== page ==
There's no question that musicians and record labels will have to re-think the way they do business. That means earning their fans' respect and money one tune at a time.
This is a true back-to-the-future movement. When I was growing up in the '50s and '60s, artists regularly released "singles," as they were known, usually on 45 rpm vinyl records. When singers or group had a few hits under their belts, they could package them with a handful of covers, B-side tunes and one or two new songs into an album. In fact, the modern "album" was a creation of what was then a new technology: the 33 1/3 rpm "long-playing" stereophonic record.
Many music historians credit The Beatles with changing the business landscape for everyone with Sgt. Pepper's Lonely Hearts Club Band - the first megahit album conceived as a unified artistic work. The problem - few groups, including The Beatles ever afterward, could come up with 12 or 14 songs at a time that were worth listening to on one recording.
But the business model held up - as long as the industry had a lock on the physical medium of its recordings. That's gone now, and it's not clear what will take its place.
Mark Cuban, the Internet broadcasting pioneer and owner of the Dallas Mavericks, came up with one intriguing scenario in a posting on blogmaverick.com entitled "The Album is Dead ... ".
Citing a Billboard report showing that the song "Low Rider" by Flo Rida had sold 467,000 units in a single week - one of 27 digital downloads with sales of over 100,000 during that period - Cuban concluded that "people are ready, willing and able to buy singles of songs they like."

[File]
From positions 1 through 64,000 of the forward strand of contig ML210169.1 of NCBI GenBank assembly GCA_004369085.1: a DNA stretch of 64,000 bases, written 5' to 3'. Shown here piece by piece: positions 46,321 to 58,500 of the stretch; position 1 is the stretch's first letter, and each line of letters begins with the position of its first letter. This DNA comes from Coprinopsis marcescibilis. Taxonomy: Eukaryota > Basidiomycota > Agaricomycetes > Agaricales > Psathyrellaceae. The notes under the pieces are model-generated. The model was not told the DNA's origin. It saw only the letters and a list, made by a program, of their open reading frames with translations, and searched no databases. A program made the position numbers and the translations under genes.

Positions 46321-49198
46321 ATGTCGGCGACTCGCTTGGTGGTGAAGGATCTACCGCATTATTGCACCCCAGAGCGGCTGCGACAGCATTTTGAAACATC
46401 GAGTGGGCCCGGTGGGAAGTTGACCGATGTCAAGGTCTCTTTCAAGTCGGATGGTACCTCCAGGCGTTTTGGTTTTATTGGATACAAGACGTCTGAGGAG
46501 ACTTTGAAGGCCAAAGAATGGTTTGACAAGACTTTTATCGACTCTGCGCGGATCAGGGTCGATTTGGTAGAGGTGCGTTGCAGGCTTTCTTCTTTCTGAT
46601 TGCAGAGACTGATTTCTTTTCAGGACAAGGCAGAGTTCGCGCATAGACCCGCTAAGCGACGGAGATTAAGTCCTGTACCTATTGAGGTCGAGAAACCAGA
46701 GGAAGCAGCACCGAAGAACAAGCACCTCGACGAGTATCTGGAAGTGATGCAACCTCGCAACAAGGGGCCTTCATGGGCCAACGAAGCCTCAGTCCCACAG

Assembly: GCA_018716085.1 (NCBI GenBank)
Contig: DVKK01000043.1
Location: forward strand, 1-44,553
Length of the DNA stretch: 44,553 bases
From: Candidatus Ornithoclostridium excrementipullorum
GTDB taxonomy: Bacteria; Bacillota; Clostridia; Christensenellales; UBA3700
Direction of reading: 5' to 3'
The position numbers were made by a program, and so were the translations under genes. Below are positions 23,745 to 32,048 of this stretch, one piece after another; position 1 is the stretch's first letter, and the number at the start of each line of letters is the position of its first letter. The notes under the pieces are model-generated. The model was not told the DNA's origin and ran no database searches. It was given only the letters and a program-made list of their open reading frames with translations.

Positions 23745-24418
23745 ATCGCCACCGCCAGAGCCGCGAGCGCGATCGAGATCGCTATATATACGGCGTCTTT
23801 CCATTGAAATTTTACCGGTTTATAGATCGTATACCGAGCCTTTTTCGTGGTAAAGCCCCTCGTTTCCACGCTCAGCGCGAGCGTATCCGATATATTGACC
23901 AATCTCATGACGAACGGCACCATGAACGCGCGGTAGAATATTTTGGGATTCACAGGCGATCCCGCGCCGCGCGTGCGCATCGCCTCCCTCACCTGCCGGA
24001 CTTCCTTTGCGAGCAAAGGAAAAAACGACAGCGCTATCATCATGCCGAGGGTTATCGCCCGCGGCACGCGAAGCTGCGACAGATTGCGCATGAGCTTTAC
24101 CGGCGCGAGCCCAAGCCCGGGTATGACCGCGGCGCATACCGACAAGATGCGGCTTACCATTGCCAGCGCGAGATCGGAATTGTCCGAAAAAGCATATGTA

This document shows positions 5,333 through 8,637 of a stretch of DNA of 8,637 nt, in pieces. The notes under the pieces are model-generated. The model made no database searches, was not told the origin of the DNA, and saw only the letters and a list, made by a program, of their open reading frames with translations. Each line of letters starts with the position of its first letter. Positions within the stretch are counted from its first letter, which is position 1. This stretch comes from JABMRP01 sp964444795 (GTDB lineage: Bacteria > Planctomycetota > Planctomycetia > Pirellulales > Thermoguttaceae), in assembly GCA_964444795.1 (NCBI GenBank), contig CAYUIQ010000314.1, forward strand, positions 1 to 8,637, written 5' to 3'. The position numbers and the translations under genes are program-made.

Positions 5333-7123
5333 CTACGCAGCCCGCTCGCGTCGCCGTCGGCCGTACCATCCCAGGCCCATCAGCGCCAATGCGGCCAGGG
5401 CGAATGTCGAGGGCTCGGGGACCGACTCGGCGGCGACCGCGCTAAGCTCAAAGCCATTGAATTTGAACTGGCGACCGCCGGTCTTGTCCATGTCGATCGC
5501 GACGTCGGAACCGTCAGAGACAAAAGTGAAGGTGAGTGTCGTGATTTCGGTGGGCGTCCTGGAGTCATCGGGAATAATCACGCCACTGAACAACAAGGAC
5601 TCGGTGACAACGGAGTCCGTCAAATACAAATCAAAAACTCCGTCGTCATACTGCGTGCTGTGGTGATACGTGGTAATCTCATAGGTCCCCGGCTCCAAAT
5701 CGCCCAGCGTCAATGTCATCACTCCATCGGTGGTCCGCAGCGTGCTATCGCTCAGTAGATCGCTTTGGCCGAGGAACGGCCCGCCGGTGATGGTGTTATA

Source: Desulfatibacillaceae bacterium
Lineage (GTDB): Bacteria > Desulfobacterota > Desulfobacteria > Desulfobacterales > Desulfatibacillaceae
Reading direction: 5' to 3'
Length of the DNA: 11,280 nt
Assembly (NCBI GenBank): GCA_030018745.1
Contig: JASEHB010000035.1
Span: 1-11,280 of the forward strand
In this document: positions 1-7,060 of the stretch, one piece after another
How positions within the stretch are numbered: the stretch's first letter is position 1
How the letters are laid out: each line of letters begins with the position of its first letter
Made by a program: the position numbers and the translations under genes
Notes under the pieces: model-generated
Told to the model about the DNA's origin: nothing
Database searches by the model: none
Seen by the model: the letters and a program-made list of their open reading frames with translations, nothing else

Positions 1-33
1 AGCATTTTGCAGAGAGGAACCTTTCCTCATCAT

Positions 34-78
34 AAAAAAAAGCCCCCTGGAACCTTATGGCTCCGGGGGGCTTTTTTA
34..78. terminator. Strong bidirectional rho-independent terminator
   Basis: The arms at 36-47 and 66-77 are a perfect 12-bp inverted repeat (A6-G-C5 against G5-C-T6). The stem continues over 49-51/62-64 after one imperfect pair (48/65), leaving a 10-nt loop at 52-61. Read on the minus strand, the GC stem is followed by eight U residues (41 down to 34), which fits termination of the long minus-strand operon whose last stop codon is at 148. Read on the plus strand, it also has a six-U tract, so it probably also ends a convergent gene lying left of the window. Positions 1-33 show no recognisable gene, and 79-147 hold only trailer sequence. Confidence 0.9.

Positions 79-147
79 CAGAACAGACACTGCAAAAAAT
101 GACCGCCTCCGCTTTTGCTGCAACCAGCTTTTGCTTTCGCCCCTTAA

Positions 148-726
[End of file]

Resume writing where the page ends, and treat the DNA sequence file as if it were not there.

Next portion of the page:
So he asked, "Why not create a 'season' of release of songs, much like the fall TV season, and promise fans that Flo Rida is going to release a new single every week or two weeks for the next 10 weeks"
"If an artist commits to release music on a weekly or biweekly basis, then consumers can make a commitment knowing they are going to get something new and hopefully exciting for their 99 cents. If the commitment is strong enough, it's feasible that artists could sell subscriptions. ... My guess is that consumers will feel better about subscribing to an artist and getting a song a week or every 2 than dropping 10 dollars at a time for an album."
Would it work? Who knows? But with the tyranny of the CD broken and millions of songs available without copy protection for a buck or less, it's time for the public to do its share and stop stealing music.
More back-to-the-future: My column on hooking up old PCs to new HDTV sets drew advice from a reader named Ron, who connected a computer to his new set and, on a whim, tried running one of those old aquarium screen savers. He loved it: "It is the easiest fish tank to take care of. I plan on keeping one of my very old laptops connected to the TV just for this feature."
Just remember, you read it here.